Top of the Lake


I usually don’t review mini series on this site because I have a problem with being brief. The episodic nature of all mini series leads to too many plot points being thrown out for everyone see. I love to see the twists and turns of a series on my own terms and therefore do not like when all is revealed to me. But I feel like I need to shed some light on this series, because I really enjoyed it.

Top of the Lake is really about a town. A town that is dominated by the ever-present male oppression. It is ruled by the Mitchum clan with Matt Mitchum being the ultimate ruler. And man does her rule this town. He has his thumb up everyone and enforces his dominance through intense cruelty. I think the actor Peter Mullan lives for these types of roles. He takes full advantage of the grisliness of his character by snarling, using cuss words and just being a dominant force. He has a clan of kids that seem to come from very different parents. One of these kids is a young girl named Tui. At the beginning of the series, Tui tries to drown herself in the lake that dominates the images of this series. Someone finds her just in time and she is hauled into the police station. While here she meets the protagonist of the series Robin, played by Elizabeth Moss. Robin is a detective specializing in sexual abuse because she was once a brutal victim of sexual abuse. Robin actually used to be a resident of the town when she was younger and she has returned because her mother is dying of cancer. Robin takes an unusual interest in Tui and tries to help her, but Tui is silent as to who impregnated her. She eventually runs off into the forest to escape the thumb of Matt. This forces Robin to be in this town longer than planned. She proceeds with the investigation and the desperate hope of finding Tui despite it being freezing out in the open. Matt Mitchum is also desperately trying to find her, but he does it in a way that is characteristic of his brutal ways. The last thing I will mention is the presence of a woman’s colony. This colony camps out on Matt Mitchum’s land that he lost a long time ago but still houses the grave of his mother. So attached to his mother, Matt vows to get the land back and force the women’s colony out. Of course the leader of the colony, a sage named GJ (I love how New Zealanders say this name. It sounds so cool!), is having none of this. She sits in her camping chair and dishes out blunt wisdom to every woman who takes the trek to see her. She speaks the truth. The truth these women desperately need, but cannot bring themselves to face. She is my favorite character.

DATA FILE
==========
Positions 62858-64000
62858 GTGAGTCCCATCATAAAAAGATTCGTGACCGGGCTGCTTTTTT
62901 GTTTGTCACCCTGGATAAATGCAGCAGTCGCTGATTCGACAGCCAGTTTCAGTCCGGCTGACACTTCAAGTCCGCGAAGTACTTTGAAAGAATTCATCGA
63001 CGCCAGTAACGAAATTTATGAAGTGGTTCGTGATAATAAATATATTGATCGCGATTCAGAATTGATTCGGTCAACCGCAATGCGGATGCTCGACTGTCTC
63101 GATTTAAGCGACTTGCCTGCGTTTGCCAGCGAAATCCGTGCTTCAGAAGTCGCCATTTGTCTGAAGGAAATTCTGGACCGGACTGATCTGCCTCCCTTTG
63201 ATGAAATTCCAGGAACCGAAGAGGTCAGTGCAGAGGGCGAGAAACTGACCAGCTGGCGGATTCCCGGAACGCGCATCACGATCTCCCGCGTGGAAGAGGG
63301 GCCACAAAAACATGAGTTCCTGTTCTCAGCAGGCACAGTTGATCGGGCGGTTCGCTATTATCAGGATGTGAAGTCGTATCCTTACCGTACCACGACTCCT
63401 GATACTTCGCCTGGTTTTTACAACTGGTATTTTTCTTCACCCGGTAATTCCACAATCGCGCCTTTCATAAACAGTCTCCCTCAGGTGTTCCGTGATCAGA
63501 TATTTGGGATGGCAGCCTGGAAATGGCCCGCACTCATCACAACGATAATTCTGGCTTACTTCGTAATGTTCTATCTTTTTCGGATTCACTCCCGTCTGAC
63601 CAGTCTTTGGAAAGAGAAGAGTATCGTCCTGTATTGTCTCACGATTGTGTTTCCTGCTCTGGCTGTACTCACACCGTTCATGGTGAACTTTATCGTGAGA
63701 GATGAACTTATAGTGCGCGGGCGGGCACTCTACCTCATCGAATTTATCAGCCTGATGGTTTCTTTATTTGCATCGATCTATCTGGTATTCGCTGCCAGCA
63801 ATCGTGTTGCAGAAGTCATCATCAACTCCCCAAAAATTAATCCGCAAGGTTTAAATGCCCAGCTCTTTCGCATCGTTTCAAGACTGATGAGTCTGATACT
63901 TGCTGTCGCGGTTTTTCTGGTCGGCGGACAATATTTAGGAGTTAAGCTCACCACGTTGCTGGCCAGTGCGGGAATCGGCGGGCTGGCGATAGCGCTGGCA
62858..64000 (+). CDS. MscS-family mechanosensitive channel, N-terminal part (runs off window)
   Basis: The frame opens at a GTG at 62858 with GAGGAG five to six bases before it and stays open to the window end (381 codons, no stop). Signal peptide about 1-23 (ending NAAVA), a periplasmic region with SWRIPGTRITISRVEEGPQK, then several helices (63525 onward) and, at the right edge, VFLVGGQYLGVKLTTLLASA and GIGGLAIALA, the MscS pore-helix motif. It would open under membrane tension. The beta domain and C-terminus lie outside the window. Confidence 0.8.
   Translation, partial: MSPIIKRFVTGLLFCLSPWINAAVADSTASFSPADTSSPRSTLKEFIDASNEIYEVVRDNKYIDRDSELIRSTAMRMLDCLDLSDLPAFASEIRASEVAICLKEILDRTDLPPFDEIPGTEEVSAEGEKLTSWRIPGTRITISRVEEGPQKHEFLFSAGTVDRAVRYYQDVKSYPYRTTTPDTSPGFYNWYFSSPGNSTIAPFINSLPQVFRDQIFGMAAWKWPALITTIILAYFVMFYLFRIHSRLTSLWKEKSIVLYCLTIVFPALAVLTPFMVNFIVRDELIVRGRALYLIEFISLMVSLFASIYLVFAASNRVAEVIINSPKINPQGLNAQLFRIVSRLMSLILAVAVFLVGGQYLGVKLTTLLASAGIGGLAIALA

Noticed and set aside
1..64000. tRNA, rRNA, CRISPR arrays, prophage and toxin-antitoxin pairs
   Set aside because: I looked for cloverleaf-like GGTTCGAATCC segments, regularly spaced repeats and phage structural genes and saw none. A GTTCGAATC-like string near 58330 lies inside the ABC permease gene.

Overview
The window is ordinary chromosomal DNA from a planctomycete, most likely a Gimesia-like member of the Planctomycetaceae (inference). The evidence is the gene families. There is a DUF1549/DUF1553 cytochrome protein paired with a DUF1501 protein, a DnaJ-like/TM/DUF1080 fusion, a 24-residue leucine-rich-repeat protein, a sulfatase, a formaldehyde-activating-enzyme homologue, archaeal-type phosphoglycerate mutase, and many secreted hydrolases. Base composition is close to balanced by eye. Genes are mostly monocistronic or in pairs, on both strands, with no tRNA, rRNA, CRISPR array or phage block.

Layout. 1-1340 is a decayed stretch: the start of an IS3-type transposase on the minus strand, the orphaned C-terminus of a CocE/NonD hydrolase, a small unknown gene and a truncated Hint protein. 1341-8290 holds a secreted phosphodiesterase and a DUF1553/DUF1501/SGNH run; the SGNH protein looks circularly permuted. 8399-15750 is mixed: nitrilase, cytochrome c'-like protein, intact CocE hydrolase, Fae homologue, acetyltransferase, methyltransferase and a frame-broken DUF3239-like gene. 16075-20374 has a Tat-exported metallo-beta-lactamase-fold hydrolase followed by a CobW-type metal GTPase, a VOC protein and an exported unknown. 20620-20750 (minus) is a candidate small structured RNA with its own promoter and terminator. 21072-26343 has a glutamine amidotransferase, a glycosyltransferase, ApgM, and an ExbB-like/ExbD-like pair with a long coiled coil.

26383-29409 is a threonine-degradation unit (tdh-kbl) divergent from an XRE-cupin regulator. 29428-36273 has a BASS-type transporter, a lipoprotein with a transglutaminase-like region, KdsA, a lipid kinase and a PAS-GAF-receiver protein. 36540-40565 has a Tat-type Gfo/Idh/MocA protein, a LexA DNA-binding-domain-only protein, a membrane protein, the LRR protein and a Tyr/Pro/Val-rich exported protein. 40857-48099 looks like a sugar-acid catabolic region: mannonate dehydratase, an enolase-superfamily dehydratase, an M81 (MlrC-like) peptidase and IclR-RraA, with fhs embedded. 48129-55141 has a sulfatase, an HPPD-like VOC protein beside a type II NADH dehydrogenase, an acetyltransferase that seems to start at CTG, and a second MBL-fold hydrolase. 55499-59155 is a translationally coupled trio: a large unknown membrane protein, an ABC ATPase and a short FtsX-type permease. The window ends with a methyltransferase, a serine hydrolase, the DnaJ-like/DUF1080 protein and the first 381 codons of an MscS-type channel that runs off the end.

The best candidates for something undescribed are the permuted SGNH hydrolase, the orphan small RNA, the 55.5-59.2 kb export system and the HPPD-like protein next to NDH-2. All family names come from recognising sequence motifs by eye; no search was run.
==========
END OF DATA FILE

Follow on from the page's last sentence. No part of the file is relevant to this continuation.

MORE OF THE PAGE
Jane Campion is a director I intensely admire. She makes feminist films that are emotional resonant while also being compelling on a purely plot level. This series is not just about Robin trying to find Tui before she has her baby, but is about something more. Too often women are marginalized by societies that are as close-knit as this one is. Men think that these women are theirs purely because they live in the same community. They objectify these women’s bodies, they impregnate them, they take advantage of the young woman’s naiveté and they don’t care about their actions. But these actions will forever be a black mark on these women. They will never forget something that the men forget so easily. When Robin confronts one of her old abusers, he has no recollection of her nor what he did to her. Her reaction to him when he says it is what I wanted to do for. Instead she needs no help standing up for herself. She takes down a whole town’s hypocrisy in only a couple of months. And she does it in such a way that it would be hard for it to recover. This leaves the people who are still standing, mainly the women, to rebuild it in a way that is more harmonious for them.


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